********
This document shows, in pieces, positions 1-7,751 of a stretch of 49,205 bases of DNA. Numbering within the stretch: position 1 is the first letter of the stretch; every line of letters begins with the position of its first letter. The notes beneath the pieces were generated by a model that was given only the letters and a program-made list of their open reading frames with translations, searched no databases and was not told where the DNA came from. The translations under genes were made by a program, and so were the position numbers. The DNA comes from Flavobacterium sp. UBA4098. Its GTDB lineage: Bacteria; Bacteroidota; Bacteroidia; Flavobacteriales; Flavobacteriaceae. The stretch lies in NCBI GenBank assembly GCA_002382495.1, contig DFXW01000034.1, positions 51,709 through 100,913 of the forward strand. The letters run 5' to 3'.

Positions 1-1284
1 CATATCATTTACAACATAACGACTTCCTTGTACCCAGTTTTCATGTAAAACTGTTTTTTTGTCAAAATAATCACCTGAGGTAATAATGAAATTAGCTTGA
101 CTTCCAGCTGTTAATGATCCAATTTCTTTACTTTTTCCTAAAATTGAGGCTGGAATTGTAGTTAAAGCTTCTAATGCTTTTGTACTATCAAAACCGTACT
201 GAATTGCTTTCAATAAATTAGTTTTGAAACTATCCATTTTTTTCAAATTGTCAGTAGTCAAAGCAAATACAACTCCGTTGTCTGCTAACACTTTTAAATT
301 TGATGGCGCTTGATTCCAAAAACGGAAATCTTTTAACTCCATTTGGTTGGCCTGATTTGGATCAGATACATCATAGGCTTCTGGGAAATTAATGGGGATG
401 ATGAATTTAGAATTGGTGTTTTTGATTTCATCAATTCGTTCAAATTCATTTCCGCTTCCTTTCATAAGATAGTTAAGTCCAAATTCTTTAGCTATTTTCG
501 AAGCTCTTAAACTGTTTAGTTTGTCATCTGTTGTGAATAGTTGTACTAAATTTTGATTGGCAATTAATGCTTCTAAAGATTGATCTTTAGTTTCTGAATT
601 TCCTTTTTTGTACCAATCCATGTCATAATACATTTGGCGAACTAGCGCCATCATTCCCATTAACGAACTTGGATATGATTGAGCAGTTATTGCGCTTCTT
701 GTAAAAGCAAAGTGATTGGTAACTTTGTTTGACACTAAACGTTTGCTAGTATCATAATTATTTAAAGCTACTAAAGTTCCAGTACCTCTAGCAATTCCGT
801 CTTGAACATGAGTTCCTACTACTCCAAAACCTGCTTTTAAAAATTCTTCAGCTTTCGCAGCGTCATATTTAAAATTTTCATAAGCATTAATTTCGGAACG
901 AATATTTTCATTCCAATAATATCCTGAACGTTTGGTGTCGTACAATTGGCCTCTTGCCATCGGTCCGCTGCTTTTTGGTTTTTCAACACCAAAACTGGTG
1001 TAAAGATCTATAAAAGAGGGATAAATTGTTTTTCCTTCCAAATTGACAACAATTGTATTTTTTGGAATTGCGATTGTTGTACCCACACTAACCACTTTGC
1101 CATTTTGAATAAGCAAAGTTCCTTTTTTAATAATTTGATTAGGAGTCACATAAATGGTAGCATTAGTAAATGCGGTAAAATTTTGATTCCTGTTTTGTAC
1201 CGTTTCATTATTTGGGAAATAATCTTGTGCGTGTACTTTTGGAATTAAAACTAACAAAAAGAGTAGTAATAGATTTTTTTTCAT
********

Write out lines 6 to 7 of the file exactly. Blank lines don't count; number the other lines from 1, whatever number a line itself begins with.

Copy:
301 TGATGGCGCTTGATTCCAAAAACGGAAATCTTTTAACTCCATTTGGTTGGCCTGATTTGGATCAGATACATCATAGGCTTCTGGGAAATTAATGGGGATG
401 ATGAATTTAGAATTGGTGTTTTTGATTTCATCAATTCGTTCAAATTCATTTCCGCTTCCTTTCATAAGATAGTTAAGTCCAAATTCTTTAGCTATTTTCG